A young woman posted before and after photos of herself taken a few months apart. In the first image, she looked worried. Stressed. Her expression was tense. You could see the tight lines around her mouth and eyes. She definitely had no peace of mind.
In the second photo, she looked at ease, even relaxed.
The difference was dramatic.
No, the change wasn’t because she had lost weight or started a fitness program. She had left her partner, a sex addict.
As I looked at these images, I thought back to what it had been like to live with my ex. He neglected to tell me about his problem with sexual addiction while we were dating and engaged. I had no idea he lived a secret double life.
Our sex life wasn’t great, but I was too inexperienced to recognize the signs of a serious sexual addiction. The cultural pervasiveness of sexual objectification of women had blinded me. I didn’t know I should have expected more or better from him.
So thrilled to have this man’s attention, I failed to see that he frequently ignored or hurt me.
This woman’s photos reminded me of a pivotal moment when I considered the daily high cost of living with abuse but didn’t have the strength to leave.
It was a few months after our wedding when I learned my ex had betrayed me. An older male friend, a mentor, asked how I was doing. He was someone who had lived a lot of life. A former reformed felon himself, he had made it his mission to help others.
I told my mentor that I was okay and shared our efforts to heal as a couple.
At the time, I believed my ex was sincere about working the recovery program. That he wanted to change. I had no idea he sometimes used his therapy appointments to sneak out, or that he was in touch with other women.
My older friend’s voice softened. “What you described sounds like a tremendous burden.”
I became quiet as I scrambled with what to say next.
He was right. There was no peace in my life now that my sense of safety was gone. Each day the growing stress grew heavier. I no longer could trust my ex to be alone, on his computer or phone, or out of my sight. It was worse than keeping up with my three sons during toddlerhood.
My relationship had become a minefield. The danger lay hidden everywhere. I no longer knew which was my female friends were safe since every woman had become a potential threat. I worried about who he might be seeing behind my back. Was it the woman he had hired to help his mother? Or our business’ new female cleaning crew? Was he a bit too friendly with the woman who lived in the building?
All around me, terrible risk swirled. The restful sense of peace was gone.
Then my mentor added, “You know, you don’t have to do this. Stay. It’s okay to leave. This burden doesn’t need to be yours to carry. Please consider what’s good for you too.”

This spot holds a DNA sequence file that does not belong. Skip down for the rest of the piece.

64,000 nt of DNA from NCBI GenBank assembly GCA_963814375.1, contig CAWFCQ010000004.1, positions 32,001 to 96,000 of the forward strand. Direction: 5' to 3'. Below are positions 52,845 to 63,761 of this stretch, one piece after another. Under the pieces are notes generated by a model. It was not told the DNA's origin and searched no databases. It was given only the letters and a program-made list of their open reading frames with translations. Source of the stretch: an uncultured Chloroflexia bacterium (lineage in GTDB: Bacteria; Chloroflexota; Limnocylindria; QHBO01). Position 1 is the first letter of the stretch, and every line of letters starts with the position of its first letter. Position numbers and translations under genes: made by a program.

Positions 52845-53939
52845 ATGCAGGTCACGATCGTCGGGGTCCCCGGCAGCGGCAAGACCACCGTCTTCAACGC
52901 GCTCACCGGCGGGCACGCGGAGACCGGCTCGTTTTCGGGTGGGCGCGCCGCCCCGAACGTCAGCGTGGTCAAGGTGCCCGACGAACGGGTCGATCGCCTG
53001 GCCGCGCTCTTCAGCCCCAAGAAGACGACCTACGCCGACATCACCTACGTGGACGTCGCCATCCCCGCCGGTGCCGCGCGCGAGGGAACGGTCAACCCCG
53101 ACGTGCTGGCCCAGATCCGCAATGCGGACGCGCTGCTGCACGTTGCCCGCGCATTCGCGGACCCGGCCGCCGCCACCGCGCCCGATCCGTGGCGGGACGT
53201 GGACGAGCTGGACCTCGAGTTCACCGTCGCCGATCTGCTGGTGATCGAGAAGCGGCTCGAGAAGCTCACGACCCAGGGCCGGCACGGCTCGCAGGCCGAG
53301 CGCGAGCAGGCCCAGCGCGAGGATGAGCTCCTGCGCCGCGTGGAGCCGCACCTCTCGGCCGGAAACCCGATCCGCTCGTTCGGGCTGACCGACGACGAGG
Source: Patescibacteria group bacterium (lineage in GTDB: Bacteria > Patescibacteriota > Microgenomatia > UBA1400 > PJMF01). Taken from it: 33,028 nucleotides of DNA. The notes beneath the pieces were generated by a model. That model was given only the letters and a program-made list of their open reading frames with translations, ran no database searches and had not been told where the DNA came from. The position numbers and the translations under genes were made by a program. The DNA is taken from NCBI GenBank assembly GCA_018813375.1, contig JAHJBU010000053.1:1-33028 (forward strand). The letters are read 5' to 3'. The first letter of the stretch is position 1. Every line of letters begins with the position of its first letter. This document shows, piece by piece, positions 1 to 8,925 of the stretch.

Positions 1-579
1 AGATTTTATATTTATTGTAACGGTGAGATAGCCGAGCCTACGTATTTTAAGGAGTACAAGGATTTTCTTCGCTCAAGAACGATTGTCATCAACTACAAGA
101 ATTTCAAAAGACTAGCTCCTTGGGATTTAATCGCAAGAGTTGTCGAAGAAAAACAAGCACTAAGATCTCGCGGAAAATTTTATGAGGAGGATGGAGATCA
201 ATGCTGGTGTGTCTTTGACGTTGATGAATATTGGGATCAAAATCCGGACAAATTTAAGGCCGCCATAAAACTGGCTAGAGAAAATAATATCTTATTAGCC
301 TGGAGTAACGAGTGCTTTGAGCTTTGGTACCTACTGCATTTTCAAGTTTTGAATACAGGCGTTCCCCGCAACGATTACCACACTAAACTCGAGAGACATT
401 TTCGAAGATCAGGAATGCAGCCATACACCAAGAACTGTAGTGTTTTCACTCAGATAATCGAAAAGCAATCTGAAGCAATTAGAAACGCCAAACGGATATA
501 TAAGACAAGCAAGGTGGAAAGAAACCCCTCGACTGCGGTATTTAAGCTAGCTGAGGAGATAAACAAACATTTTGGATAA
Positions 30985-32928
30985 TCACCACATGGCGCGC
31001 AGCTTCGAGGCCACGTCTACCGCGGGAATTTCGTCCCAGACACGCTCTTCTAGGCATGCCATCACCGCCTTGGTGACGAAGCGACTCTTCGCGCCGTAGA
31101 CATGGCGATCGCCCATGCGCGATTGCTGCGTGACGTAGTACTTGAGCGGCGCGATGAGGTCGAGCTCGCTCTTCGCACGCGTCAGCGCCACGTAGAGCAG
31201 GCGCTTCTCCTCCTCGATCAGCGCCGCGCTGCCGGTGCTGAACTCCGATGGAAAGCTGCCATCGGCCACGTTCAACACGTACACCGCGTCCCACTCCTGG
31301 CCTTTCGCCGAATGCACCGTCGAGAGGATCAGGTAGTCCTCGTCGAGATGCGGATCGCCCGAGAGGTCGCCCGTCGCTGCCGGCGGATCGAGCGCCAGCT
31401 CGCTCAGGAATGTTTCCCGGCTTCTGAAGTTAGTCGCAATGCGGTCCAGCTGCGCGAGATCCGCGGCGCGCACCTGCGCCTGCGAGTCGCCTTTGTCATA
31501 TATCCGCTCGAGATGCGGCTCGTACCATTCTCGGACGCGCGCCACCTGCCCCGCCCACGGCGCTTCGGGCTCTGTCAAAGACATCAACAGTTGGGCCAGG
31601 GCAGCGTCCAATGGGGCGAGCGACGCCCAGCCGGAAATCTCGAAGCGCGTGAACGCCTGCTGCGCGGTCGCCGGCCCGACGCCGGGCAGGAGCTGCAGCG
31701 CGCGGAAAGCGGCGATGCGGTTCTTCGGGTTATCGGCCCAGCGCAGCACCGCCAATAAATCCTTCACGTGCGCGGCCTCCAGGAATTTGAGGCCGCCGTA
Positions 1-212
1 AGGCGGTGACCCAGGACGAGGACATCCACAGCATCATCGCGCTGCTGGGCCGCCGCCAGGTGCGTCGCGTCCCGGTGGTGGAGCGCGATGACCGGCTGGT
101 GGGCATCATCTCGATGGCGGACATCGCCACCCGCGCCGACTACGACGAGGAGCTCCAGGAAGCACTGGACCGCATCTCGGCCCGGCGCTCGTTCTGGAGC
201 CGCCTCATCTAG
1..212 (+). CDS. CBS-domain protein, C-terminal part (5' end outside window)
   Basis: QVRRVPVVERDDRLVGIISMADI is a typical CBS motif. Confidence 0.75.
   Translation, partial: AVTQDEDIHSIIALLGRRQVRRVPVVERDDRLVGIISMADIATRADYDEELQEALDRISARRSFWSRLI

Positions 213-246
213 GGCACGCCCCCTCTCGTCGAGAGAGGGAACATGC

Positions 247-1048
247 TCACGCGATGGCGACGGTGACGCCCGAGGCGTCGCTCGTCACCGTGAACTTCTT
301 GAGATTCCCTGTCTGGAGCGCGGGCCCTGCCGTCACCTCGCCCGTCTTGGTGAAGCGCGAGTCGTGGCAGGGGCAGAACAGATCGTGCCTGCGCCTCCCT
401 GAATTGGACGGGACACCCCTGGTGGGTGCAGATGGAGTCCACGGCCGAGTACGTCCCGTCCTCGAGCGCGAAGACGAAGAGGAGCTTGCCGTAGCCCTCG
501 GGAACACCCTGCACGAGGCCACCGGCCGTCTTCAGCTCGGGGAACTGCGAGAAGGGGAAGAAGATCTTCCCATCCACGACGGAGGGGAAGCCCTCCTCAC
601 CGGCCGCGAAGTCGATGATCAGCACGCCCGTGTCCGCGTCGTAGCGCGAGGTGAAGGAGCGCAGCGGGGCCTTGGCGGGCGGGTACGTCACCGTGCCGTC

For a long second, I said nothing because I knew he was right.
Unfortunately, I lacked the experience and know-how to love myself better. I’d spent years pouring myself into others — into my family, friends, and clients. I hadn’t learned how to attend me.
To my ears, his advice sounded foreign and overwhelming. I didn’t know where to begin.
“Thanks, but I’m doing okay,” I said.
The hard lesson I’ve learned through this experience is that my peace of mind is worth more. More than my fears of being lonely. More than my worries about being single after years of being married.
The relationship with my ex ended nineteen months ago, but the healing has been slow. There are times the way someone checks their phone triggers me. Or, I see these woman’s photos and remember.
I look back at my before and afters. There’s a funny frozen look of a big smile plastered on my face in most of the pictures. It was a lie; inside, I was dying. My body showed damage with rapid weight gain, high blood pressure, and insomnia. Each discovery of further betrayal left me on high alert. Yes, the stress of it all was killing me.
For the longest time, the horrific events I survived has left me shell-shocked. I wanted to tell everyone over and over the terrible details. The events felt surreal, like they happened to someone else.
Now, I’m angry, but I don’t know where to place my rage. With my ex for being a vile human being? With me for being dumb enough to fall for his lies? At life for leaving me this vulnerable? At God for failing to stop me from making the mistake of getting involved with him?
I’m thrilled my online friend is out of the relationship with a sex addict, but I wish it were true for more of us living in abusive situations. Too many of us are roughing it out, hoping it will get better.
Most of the time, it doesn’t, and we are left paying the terrible cost of living with fear and insecurity.
I’ve learned I matter more.
I’m embarrassed I didn’t know this truth sooner. It could have saved me so much heartache, but I’m thankful that I know it now.
None of us should have these kinds of before and after photos. We are lovely, beautiful souls who should not have to live in terror or danger.
Please, it’s not too late for you either. If you find yourself in a bad relationship, get out. Get out now. I know it’s hard, but your quality of life and peace of mind is worth it. You matter more.
Kerry Kerr McAvoy, a psychologist, author and writer, is in cultivating healthy relationships, deconstructing narcissism, and understanding various other mental health-related issues.